HAWAII ? Real Estate in the Current Housing Market
Posted by Nick Niesen on November 8th, 2010
Paradise Deferred - S. Elliott
The median value of single-family owned and occupied housing in Hawaii is more than twice the national average.
As a result of Wall Street?s current cautious approach to real estate, Hawaii is suffering a disproportionate share of the fallout. Current reluctance to buy even well rated loans in the AAA range has had a profound short-term impact on the jumbo loan market. Jumbo loans, those exceeding $400,000, have skyrocketed by more than a full point, leaving many buyers unable or unwilling to take the plunge.
Hawaii, with its highly valued real estate, is in the middle of this quagmire. Lenders hoping that the higher premiums will jump start Wall Street, are concerned that the failure of this strategy will result in more than just a brief financial hiccup. Disturbing new trends are reflected in lenders escalating rates on jumbo loans to a point and a half above conforming loans. Historically, the premium spread is about a half to three-quarters of a point.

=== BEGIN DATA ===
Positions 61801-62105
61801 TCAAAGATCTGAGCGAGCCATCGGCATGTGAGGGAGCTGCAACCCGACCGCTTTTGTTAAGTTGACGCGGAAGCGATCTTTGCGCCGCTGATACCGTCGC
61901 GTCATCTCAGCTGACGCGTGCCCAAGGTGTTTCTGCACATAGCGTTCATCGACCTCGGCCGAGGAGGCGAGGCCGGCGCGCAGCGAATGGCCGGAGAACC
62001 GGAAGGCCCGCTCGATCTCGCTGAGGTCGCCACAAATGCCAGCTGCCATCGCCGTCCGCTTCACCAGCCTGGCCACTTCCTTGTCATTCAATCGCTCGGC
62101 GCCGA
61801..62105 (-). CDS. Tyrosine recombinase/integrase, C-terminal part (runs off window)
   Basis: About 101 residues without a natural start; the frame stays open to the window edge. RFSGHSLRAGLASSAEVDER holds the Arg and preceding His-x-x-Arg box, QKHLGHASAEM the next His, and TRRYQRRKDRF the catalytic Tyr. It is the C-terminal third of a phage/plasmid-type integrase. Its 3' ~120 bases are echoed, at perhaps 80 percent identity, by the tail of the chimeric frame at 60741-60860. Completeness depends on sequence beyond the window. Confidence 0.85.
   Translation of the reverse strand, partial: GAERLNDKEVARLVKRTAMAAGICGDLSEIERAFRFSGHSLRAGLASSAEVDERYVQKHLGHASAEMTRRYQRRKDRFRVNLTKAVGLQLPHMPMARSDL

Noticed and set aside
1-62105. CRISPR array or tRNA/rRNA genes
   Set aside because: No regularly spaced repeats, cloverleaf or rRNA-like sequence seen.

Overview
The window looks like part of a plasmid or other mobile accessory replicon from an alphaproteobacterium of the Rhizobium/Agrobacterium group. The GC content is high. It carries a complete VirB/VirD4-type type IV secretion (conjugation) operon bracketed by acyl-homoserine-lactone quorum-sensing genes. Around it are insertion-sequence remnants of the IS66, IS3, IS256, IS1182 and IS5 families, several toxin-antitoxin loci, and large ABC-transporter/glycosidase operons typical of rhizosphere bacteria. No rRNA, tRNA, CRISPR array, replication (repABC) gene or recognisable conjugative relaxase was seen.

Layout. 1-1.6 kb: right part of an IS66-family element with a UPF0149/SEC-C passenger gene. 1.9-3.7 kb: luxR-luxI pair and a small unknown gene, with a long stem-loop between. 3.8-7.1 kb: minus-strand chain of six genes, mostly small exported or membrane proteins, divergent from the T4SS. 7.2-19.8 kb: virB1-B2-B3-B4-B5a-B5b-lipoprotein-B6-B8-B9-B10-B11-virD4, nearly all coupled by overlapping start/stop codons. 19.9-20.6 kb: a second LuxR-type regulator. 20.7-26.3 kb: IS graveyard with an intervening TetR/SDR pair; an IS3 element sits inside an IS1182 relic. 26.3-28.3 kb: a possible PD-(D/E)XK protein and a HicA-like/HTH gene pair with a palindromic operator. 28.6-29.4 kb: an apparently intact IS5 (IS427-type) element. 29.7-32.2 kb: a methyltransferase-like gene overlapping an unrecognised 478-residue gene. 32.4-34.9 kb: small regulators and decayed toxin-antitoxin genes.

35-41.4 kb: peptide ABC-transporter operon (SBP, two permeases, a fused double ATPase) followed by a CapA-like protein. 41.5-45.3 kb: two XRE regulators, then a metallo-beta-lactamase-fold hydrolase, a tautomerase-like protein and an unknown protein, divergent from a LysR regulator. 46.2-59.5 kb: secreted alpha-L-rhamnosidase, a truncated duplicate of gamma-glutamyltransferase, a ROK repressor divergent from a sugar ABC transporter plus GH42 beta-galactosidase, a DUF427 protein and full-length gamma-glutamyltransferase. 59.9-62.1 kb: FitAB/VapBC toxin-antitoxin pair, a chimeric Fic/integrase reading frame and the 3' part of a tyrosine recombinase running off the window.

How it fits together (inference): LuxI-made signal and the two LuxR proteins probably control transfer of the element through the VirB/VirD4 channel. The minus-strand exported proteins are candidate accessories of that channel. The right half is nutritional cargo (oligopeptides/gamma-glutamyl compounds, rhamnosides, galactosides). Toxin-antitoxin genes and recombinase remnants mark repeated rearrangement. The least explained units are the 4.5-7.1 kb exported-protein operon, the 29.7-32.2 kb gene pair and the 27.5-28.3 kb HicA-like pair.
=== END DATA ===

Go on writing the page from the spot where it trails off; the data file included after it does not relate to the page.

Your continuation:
This new disparity is setting off alarm bells across the country, but nowhere more than in Hawaii, where it is fueling fears that a large number of motivated buyers and sellers will be crippled by the inflated price of these loans.
Because of many recent loan defaults, banks are stockpiling cash as a precaution against further losses from bad investments; they have become much more cautious about how and to whom they lend. Traditionally this has been called a "credit squeeze", but the fear is that, without an end in sight, we are headed toward a shortage of liquidity, a situation in which consumers have inadequate access to loans.
The prospect of a shortage of liquidity has far-reaching, global ramifications, potentially slowing economic growth on a global scale. For Hawaii, this could be devastating.
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About the AuthorNick Niesen
Joined: April 29th, 2015
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